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The Hard Pruning Of An Overgrown Bougainvillea

An overgrown bougainvillea was in need of a hard pruning. See how I prune & train the plant to bring on a big show of flowers & a better shape.

the hard pruning of an overgrown bougainvillea

Here I go again, yet another adventure in bougainvillea pruning coming down the pike. I had 2 large bougainvilleas in Santa Barbara and now have 4 smaller ones in my new garden in Tucson. What I believe is Bougainvillea “Rainbow Gold” grows right near my front door and I’m not sure when it was last pruned. It’s a rangy vine greatly in need of a hard pruning and training. Time to spring into action so this overgrown bougainvillea doesn’t eat me alive every time I leave the house!

Here’s the bottom line with bougainvilleas: they bloom on growth so more pruning and pinching = more flowering.


This gives you an idea of what my bougainvillea (on the left in front of the chimney) looked like when I moved into the house. There was very little flowering action taking place & it was growing above the roof & into the walkway.

The hard pruning that I do in late January or into February is the big one that sets the shape this plant will be for the rest of the year.  Bougainvilleas need it as they’re vigorous growers. I do the pruning when the evenings start to warm a bit – you don’t want to do it if there’s any danger of below freezing temperatures (especially for a period of more than 3 nights) on the horizon.

You’ll see how I pruned & trained it:

What I wanted to accomplish:

-To keep the bougainvillea below the roof line & out of the eaves & walkway.

-Prune any branches away from the window. This is an east exposure & I want as much light as possible to enter the living room.

-Have a healthier plant. The foliage has always looked a bit pale & shall we say, “blah”. Hopefully between this pruning & composting it’ll come back strong.

-And most importantly, bring on lots of flowering. Why in the world have a bougainvillea if you can’t get any color!


Even though this bougainvillea was in the process of going deciduous at the time this pic was taken, the foliage had never looked all that great.

The pruning & training bougainvillea process:

– 1st off, I start by standing back to really look at the bougainvillea. I figure out what I shape I want it to be & what I need to do. Every time I move the ladder I also step back to make sure all’s going well. It’s hard to get a perspective when your nose is in the plant!

-I make sure all my pruners are clean & sharp so I can get the best cuts possible. I used my trusty & beloved Felco #2’s (they’ve been my go to hand pruner for over 25 years now!) & also Corona Long Reach Loppers.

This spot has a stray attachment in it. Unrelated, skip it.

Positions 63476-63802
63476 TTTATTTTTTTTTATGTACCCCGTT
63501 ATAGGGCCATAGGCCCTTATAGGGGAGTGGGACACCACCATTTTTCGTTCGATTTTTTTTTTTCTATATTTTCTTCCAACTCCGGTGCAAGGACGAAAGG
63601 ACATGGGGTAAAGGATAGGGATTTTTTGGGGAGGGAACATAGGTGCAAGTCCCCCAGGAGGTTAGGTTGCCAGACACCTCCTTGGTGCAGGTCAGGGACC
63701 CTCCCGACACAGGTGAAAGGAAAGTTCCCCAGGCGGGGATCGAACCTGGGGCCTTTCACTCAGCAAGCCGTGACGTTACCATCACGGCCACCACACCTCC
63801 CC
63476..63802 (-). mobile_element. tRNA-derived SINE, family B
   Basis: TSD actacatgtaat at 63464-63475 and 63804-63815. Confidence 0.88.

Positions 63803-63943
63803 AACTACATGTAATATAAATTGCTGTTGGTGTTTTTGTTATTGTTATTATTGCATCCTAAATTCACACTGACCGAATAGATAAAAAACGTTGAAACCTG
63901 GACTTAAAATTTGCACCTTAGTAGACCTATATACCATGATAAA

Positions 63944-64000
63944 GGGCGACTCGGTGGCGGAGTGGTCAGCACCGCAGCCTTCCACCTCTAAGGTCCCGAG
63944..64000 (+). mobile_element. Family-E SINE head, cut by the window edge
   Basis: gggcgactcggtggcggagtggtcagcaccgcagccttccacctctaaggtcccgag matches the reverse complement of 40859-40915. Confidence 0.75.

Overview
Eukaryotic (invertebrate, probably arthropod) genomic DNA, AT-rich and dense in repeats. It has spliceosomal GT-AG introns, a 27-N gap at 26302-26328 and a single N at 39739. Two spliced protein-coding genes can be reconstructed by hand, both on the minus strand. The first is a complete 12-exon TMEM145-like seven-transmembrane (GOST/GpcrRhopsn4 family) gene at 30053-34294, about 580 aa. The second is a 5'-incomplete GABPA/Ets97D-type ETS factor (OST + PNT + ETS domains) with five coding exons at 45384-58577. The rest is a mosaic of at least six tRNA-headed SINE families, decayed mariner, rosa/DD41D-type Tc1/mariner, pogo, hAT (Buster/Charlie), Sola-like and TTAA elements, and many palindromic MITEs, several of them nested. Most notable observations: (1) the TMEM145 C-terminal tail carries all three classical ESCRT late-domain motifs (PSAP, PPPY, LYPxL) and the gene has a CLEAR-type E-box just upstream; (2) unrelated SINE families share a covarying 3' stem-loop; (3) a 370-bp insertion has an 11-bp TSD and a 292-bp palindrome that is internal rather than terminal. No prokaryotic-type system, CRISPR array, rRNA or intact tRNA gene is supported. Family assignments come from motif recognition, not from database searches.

-Working my way into the bougainvillea, I remove a lot of the smaller, scrawnier branches. I prune away whole branches, taking them all the way back to a main branch or the trunk. This will allow the new growth to come back stronger & healthier.


A close up of the center of the plant – I pruned out most of those smaller branches as well as the ones that crossed over.

-The same goes for a few of the larger branches which cross over or stick out. Away they go.

-I pruned all the remaining branches to take them in & stimulate that new growth. I want to bring on that flowering to keep the hummingbirds & butterflies happy too!

Bougainvilleas aren’t clinging vines (unlike pink jasmine, honeysuckle, morning glory, etc) so they need training, support & attachment. I undid all the previously attached branches & retied them. There are 2 branches framing the window which I still need to attach but I’m missing the hardware. That’ll be done within the next couple of weeks.


Here’s the finished project which I know, looks like a bunch of sticks. It may seem like I removed a lot, but believe, bougainvilleas grow back like crazy. I spread a 4″ layer of compost around the base of this plant to nourish the soil.

If you’re new to the world of bougainvillea pruning I have a word of warning: they have thorns, some species and varieties fiercer than others. Wear gloves and maybe even long sleeves. Pruning a bougainvillea is a project best not done in a bikini!

I want this inherited and overgrown bougainvillea of mine to be a riot of color come spring. By the way, I’ll be sure to do a post and video in a few months so you can see how it came back.  I’ll do 3 or 4 lighter prunings throughout the warm season, ending in late November.  Tip pruning, which I do when the fancy strike me, is key to that dense show of color. Here in the desert, I want a floral explosion!

Happy gardening & thanks for stopping by,


This was my Bougainvillea glabra in Santa Barbara, a real flowering machine for 9 months out of the year. It grew up & across my garage and got a major “WOW” from anyone who saw it!

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